Thursday, 17th June 2010 by David Thorley
With the reserves of pre-salt oil pricking the interest of investors from around the globe, and Rio de Janeiro set to host the 2016 Olympics, Brazil′s lawyers say the dynamic between their São Paulo and Rio practices is changing.
As well as providing strategic opportunities for law firms that wish to capitalise on this new business, the reinforcement of their Rio offices will also provide new career paths for young lawyers from the city.
Giovanni Biscardi of Machado, Meyer, Sendacz e Opice Advogados′ Rio office says, ′There was a time when Rio-based talent considered moving to São Paulo to boost their careers. Now, there is a clear sign that this move is not necessary, with Rio providing great opportunities for those who are in search of interesting and complex deals.′
′This scenario makes our life easier, as, provided comparable opportunities exist, it is always easier to convince Rio-based talent to stay in Rio rather than move to São Paulo,′ he adds.
Paulo Cesar Aragão, whose firm Barbosa Müssnich & Aragão began life in Rio but has since developed into a São Paulo-centred firm, says, ′The basic change that I have seen over the last 10-15 years is that Rio firms in São Paulo and São Paulo firms in Rio ceased to have only ′consulates,′ with young lawyers or one partner or two just holding hands of important clients till the senior lawyers would come from the head office, which is one hour or so away.′
He adds, ′Now, more and more, you see full blown offices in both cities that are able to conduct deals and provide advice independently, but that benefit from the obvious synergies of being together.′
With the two cities only an hour′s flight apart, a good number of firms have developed a working model which sees those offices growing up together but with distinct specialisms.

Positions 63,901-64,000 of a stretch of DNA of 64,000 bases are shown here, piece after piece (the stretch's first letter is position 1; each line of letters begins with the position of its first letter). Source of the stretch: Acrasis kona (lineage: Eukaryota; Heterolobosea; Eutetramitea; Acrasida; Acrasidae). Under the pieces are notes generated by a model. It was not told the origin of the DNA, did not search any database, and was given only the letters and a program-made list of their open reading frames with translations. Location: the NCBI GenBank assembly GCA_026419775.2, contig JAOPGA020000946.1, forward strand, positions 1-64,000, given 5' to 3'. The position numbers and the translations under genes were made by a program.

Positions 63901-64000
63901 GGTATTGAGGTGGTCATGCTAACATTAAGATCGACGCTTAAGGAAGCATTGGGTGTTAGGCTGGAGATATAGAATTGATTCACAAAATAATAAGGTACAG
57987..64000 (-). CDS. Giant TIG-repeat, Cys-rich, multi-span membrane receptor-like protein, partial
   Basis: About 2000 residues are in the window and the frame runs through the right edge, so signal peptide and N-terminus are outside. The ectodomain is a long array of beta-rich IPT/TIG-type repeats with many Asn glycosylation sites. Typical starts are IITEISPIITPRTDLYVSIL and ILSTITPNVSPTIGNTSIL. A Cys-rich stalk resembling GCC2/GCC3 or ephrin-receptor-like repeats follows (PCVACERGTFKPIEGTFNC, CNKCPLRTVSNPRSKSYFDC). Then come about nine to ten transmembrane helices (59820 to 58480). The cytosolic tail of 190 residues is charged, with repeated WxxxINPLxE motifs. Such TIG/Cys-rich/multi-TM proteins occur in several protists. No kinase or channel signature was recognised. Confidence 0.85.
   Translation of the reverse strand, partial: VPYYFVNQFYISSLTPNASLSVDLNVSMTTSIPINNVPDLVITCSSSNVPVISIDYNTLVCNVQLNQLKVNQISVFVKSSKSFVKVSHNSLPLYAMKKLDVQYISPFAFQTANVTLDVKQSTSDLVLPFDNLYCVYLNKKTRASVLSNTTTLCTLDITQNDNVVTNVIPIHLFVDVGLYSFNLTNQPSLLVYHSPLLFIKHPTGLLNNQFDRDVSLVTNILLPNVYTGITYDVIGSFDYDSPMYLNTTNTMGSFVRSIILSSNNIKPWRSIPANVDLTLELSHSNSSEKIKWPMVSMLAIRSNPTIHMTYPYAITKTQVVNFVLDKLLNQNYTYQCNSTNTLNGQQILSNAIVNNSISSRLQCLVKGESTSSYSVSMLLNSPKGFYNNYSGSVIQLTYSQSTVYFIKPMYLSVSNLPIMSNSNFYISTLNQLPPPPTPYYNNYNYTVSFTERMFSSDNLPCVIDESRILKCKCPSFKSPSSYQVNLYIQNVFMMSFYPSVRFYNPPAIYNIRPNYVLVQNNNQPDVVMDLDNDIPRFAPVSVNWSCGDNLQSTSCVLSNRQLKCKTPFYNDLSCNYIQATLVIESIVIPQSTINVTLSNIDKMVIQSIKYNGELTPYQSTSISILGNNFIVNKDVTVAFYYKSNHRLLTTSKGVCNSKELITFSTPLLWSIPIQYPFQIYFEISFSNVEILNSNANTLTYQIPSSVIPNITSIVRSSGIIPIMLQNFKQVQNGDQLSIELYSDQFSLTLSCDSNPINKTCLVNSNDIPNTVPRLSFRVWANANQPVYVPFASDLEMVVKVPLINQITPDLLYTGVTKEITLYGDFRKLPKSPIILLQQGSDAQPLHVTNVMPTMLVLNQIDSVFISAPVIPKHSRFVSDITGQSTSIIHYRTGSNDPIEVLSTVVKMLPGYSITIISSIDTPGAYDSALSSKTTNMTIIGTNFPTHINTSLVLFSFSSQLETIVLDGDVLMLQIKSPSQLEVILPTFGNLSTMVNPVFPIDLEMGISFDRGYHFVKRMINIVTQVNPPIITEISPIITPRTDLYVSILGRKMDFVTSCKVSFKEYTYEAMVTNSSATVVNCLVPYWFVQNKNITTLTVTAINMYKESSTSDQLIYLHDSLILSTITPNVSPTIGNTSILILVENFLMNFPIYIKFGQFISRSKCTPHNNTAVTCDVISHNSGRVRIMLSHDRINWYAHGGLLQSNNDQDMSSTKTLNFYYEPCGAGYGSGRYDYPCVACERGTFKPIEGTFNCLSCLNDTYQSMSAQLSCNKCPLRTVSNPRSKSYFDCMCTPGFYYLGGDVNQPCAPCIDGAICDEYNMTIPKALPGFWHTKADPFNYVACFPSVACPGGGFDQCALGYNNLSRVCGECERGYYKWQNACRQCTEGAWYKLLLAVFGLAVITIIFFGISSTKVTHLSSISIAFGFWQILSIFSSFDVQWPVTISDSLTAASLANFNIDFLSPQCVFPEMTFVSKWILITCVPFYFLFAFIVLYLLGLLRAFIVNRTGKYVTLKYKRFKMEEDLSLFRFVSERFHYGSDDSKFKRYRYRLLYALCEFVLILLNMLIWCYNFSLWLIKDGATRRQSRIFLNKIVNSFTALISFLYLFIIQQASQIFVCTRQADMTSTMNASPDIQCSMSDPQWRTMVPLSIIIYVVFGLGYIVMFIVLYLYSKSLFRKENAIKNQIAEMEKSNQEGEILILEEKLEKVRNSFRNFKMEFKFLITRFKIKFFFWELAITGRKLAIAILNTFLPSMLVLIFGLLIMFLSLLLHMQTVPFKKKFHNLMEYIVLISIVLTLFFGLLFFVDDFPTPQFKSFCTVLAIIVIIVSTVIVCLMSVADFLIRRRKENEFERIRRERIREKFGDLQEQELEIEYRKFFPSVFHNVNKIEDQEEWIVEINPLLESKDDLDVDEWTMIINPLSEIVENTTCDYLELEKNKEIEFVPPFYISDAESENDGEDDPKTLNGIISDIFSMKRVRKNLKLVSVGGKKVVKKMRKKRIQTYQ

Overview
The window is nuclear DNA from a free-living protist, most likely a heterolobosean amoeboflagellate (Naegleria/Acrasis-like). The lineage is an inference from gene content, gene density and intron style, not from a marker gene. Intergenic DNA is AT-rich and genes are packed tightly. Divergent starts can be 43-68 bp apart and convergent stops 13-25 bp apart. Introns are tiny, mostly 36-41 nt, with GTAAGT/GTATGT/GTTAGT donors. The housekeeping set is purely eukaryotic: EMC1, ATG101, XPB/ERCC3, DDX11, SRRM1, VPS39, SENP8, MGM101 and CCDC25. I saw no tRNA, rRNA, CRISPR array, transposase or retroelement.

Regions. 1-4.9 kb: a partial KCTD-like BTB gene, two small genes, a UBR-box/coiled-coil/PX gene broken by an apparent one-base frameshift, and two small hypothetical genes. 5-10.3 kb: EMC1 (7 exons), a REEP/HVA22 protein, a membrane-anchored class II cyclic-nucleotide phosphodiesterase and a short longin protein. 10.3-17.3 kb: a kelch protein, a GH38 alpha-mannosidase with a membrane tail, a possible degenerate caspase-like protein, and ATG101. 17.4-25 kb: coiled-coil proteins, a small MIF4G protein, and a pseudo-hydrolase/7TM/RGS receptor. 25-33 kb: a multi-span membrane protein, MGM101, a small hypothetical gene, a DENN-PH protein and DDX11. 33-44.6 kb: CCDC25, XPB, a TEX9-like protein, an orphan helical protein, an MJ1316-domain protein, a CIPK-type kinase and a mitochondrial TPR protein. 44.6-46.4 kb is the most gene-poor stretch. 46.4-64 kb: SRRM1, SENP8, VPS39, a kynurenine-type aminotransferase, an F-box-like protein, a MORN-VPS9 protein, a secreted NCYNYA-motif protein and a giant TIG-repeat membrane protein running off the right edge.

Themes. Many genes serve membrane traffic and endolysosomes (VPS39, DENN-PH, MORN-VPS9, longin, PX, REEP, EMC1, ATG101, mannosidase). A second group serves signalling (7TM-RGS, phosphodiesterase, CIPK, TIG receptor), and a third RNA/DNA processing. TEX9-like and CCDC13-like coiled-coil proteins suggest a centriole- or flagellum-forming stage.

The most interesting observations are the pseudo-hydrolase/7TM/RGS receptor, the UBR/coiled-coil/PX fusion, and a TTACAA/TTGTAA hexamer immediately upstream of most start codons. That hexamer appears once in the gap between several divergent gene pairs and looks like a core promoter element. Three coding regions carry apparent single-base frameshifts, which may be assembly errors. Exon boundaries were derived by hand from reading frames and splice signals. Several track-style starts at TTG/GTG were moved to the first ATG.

São Paulo-based Aragão says, ′Rio and São Paulo are far from a New York-Houston like opposition, and foreign law firms and banks have a strong presence here as a result of São Paulo being Brazil′s strongest financial centre. But the oil and gas business promises an enormous amount of work, and the development that may result from the Olympics may do as good to Rio as it did to Barcelona.′
Vieira, Rezende, Barbosa e Guerreiro Advogados partner Daniela Ribeiro Davila, however, does see this opposition between the markets, saying, ′Rio is a market which is very different from São Paulo, with a different culture and different needs. It is like comparing the New York and Houston law firms. In our case we have developed our Rio and São Paulo offices simultaneously and we have equal strengths in both places and a consistent client base in Rio.′
While traditionally, Rio and São Paulo may have made different demands of their lawyers, lately those interests are beginning to overlap.
Biscardi says, ′The demand for legal services related to capital markets and infrastructure has already increased the work rendered out of the Rio office. This scenario will continue to increase and we are fully prepared to absorb it.′
Meanwhile, Rio-based Veirano Advogados partner Luis Pacheco told Latin Lawyer recently that Petrobras′ US$25 billion share offering, ′together with the other share offerings from other oil companies going on, will create new opportunities for law firms specialising in capital markets.′
′There may be a temporary assignment of capital market professionals from São Paulo to Rio,′ he predicts.
(Latin Lawyer 17.06.2010)
(Notícia na Íntegra)